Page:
Solar Energy Following Similar Incentivization Path As Fossil Fuels


Solar energy is following the same path to commercialization as other traditional energy sources spurred by federal incentives, according to a new study from the Howard H. Baker Jr. Center for Public Policy at the University of Tennessee, Knoxville.

The study, which was funded by a grant from the Solar Energy Industries Association (SEIA), also estimates that the U.S. solar sector could employ hundreds of thousands of Americans by the end of the decade.Â

Like oil, coal, natural gas, nuclear and all other traditional energy sources, solar has received support from the federal government to promote its usage. Diffusion of solar energy technology in the energy markets is very similar to the paths that many American industries have traveled to become mainstream, the report adds. Unlike more mature technologies, however, that continue to receive subsidies, solar energy is currently in a very early phase of its growth trajectory.Â

‘When it comes to government investment in new and emerging energy sources, solar is not unique,’ says Tom Kimbis, vice president of strategy and external affairs for SEIA. ‘The U.S. has a long history of incentivizing all sources of energy because access to reliable power is the lifeblood of economic development.’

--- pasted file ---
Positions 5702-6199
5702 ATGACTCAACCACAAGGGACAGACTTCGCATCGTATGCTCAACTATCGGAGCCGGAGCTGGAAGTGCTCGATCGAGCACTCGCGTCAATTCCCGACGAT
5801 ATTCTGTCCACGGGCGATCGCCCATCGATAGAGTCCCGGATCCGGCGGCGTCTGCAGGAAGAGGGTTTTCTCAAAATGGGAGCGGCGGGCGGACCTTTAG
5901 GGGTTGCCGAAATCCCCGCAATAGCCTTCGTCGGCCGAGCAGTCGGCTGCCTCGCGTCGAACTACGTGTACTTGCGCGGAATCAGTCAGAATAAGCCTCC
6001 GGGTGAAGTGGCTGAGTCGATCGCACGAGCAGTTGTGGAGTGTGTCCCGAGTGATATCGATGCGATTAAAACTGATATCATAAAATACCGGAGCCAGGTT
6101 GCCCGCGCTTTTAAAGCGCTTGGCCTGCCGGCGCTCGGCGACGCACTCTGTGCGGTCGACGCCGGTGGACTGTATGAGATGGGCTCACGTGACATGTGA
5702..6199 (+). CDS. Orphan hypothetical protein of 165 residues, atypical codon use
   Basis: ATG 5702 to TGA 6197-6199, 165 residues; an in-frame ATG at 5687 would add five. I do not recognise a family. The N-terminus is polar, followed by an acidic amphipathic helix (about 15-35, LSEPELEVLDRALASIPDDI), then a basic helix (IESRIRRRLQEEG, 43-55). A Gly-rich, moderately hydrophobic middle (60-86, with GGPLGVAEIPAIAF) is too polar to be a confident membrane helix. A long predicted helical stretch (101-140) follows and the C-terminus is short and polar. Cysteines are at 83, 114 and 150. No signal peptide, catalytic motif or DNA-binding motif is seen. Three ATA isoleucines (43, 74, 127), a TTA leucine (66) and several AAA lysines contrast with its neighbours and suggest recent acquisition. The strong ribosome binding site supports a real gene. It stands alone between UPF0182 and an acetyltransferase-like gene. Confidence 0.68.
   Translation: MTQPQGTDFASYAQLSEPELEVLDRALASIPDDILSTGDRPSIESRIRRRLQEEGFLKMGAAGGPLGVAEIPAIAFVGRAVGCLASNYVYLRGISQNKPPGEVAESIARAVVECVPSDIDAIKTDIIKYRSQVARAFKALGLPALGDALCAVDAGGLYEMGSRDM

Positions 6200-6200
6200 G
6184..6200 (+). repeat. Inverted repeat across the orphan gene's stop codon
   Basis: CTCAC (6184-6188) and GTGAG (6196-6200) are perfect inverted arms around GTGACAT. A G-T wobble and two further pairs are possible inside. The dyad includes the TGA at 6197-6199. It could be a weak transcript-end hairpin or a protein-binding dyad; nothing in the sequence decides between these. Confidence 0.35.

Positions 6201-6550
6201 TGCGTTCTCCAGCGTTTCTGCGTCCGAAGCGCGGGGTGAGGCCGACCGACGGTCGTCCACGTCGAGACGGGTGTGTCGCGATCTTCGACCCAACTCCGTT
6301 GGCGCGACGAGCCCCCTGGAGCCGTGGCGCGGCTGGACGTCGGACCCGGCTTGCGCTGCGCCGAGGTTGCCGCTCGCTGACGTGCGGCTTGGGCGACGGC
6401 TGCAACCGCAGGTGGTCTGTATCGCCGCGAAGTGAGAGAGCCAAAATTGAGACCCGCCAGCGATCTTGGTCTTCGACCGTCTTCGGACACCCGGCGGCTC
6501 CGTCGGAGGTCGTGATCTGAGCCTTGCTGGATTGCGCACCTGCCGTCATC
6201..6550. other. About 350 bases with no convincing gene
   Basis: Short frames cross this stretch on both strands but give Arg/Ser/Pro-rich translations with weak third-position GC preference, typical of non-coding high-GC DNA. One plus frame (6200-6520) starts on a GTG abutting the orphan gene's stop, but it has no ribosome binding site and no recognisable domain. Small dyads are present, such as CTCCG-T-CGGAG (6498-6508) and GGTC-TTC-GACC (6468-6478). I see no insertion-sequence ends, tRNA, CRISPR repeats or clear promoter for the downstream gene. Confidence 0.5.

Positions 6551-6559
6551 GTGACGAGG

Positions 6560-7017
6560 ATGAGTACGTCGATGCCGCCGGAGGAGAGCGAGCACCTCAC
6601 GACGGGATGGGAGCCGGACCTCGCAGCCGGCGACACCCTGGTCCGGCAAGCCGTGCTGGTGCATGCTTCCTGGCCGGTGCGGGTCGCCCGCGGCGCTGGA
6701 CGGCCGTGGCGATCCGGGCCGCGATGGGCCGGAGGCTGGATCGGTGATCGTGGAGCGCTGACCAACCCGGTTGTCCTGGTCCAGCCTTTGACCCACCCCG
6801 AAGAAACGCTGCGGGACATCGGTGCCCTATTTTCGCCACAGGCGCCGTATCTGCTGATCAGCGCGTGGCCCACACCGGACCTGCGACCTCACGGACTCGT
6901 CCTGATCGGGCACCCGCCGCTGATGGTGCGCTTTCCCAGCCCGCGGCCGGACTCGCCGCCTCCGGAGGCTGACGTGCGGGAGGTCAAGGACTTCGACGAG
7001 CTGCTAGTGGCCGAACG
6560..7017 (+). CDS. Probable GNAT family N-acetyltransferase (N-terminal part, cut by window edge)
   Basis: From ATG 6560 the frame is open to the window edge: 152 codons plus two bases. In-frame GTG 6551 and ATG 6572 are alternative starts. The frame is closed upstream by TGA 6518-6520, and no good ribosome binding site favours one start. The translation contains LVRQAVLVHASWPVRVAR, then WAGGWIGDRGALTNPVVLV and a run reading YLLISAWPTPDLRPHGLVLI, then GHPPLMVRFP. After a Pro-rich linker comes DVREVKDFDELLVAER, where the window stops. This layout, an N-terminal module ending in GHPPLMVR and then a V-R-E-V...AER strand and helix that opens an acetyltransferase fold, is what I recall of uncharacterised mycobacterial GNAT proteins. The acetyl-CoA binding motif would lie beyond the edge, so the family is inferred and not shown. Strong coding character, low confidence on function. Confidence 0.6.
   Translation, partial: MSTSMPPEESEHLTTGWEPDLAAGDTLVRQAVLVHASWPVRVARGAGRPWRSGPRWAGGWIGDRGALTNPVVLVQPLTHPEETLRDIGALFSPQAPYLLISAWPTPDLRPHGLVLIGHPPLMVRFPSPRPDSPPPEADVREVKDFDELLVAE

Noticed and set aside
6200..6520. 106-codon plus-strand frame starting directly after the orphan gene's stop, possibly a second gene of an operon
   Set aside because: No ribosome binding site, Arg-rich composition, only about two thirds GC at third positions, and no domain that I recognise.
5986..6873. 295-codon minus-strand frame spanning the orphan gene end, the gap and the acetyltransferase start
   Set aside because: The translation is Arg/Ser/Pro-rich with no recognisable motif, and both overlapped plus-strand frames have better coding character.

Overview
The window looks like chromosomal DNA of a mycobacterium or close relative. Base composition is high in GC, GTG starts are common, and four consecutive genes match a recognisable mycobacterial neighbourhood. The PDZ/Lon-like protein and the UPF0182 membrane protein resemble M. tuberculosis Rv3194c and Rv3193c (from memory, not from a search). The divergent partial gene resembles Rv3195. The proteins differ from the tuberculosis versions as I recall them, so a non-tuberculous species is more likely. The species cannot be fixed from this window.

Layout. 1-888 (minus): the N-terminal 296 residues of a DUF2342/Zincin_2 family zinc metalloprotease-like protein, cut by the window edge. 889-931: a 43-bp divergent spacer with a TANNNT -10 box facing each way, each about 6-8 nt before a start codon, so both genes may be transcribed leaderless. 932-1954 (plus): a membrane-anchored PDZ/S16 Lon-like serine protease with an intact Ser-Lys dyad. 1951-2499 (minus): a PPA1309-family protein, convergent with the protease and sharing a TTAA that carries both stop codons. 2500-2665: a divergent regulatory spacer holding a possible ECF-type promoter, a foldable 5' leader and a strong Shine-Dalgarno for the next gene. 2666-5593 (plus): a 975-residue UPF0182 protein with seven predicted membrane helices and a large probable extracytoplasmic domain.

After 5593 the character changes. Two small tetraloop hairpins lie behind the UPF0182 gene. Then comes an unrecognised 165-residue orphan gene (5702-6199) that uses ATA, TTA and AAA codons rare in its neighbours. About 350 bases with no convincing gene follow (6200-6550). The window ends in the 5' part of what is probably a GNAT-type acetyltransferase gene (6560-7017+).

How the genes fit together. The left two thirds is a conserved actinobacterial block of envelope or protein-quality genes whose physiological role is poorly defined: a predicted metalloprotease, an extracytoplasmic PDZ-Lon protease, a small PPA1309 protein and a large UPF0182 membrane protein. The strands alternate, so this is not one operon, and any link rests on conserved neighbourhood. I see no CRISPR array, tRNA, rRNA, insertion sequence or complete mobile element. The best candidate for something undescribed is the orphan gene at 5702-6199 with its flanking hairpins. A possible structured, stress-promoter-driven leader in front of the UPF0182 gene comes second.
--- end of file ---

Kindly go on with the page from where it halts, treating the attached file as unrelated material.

According to the report, every significant energy resource deployed in the U.S. today has had approximately 30 years of innovation and early adoption before beginning rapid growth that brought about mainstream adoption.Â

The report also notes that solar energy has yielded significant public benefits in exchange for federal support. Earlier federal energy policy has helped maintain competition, provide for national security, promote economic development, meet public health and environmental quality standards and increase energy security. Â

Additionally, solar energy can decrease the impact of supply disruptions and price volatility of other sources of energy. Solar power is also the most efficient during periods of high demand, providing lower-cost peak power rates for consumers, the report adds.

The full report is available here.

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